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Delegate details "Winning the Future for Guam"

by Sabrina Salas Matanane

Guam - Guam congressional delegate Madeleine Bordallo's presented her 2011 State of the Island Address downtown in the island's capital village of Hagatna. The theme of her address was "Winning the Future for Guam".

Although there were rumors of a walkout by senators because of their discontent with two provisions in the National Defense Authorization Act, the first: to sell Fena back to GovGuam for $300 million and second the Navy be given 33% control over the Consolidated Commission on Utilities, the congresswoman in her address didn't waste time and tackled that issue at the start of her address. She talked about the history of how it came to be and how she objected to the two provisions Bordallo saying she agrees with local leaders that island ratepayers should not have to pay for the integration and consolidation of the two systems.

She also said she completely agrees with Governor Eddie Calvo and senators that the navy should not sit as a voting member on the CCU. The congresswoman said that she would walk with the governor, Senator Tom Ada and "every member of the legislature to Fena to show unity and to help bring end to the final vestige of former naval governance on Guam."

On the topic of the buildup she said this is the summer of decisions and urged everyone to put aside politics and remain "One Guam" in our their discussions with the military about the future of the realignment, she added that we must take advantage of this moment in history to secure lasting benefits for our island our children and our future.

The congresswoman also discussed education and ARRA funding, saying she will continue to fight to ensure no child is left behind and that leaders must tackle high drop our rates in Guam and the rest of the territories and find solutions that will encourage our young men and women to earn their diplomas.

From education to the economy and keeping with her theme of winning the future for Guam, Bordallo said we will win if we work to ensure new economic opportunities for our people. The congresswoman added that we must ensure that small businesses on island get their fair share. And will urge the department of defense and the navy to increase their efforts to promote small business contracting.

The key to these economic opportunity, Bordallo said, requires aggressive tax enforcement. She said she's asked the Department of Defense to do two things: compliance with local tax laws to be part of contract stipulations; and joint inspectors general investigations where there are reports of tax dodgers.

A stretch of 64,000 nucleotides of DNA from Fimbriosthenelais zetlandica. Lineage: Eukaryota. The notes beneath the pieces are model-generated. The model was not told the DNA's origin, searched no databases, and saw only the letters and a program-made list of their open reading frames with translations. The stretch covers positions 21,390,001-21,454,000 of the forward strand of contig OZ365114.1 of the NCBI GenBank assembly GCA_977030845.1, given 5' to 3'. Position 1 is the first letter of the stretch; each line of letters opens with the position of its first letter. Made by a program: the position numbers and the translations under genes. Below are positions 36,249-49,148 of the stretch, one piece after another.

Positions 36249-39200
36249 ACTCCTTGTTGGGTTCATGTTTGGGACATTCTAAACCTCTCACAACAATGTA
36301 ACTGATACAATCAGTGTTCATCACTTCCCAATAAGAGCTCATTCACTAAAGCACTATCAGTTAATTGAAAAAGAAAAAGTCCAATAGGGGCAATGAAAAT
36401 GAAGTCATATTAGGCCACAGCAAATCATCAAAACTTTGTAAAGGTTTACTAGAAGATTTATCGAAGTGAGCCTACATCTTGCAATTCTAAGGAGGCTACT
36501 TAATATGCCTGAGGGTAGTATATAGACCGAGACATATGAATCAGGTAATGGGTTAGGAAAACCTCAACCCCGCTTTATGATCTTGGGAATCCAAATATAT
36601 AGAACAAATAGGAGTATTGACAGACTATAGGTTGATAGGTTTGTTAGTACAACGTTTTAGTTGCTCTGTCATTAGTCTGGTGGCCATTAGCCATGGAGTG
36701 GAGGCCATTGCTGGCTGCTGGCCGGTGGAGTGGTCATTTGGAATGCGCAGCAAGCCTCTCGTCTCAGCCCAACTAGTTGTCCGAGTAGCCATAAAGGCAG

As for the Joint Guam CNMI Visa Waiver Program, Bordallo is continuing to work on the inclusion of China and Russia visitors to Guam. She said she has been successful in halting a final rule that might not have included these visitors, but work must still be done going forward and pledged to work with industry stakeholders, the governor and legislature to see this through to fruition.

Bordallo also discussed the impact of President Obama's healthcare reform plan, or the Patient Protection and Affordable Care Act, and where Guam isn't covered by some of its mandates.

The congresswoman also touched on the compact impact program, and how she's working to ensure that the coverage is outside the Medicaid caps. And Guam gets what's owed.

During her address she recognized the island's 12,000 veterans, saying, "We owe it to them to recognize their sacrifices and their families who have suffered alongside their families". She said the opening of the community-based outpatient clinic in Agana Heights as a positive step forward. She is also continuing work to decrease the amount of time to process claims in Hawaii and work on issues to resolve concerns about Tri-Care.

In her closing remarks Bordallo talked about how ugly and disrespectful local politics has become promised that her replies to local leaders when they write her will be respectful and courteous and that her spoken words will be respectful and courteous. "We want to inspire our children and young adults to view political discourse, and more importantly, public service as good things that contribute to a better island.  This is how we will win the future for Guam.  We will win the future for Guam by making the right decisions and building a future worthy of our children's aspirations," she promised.

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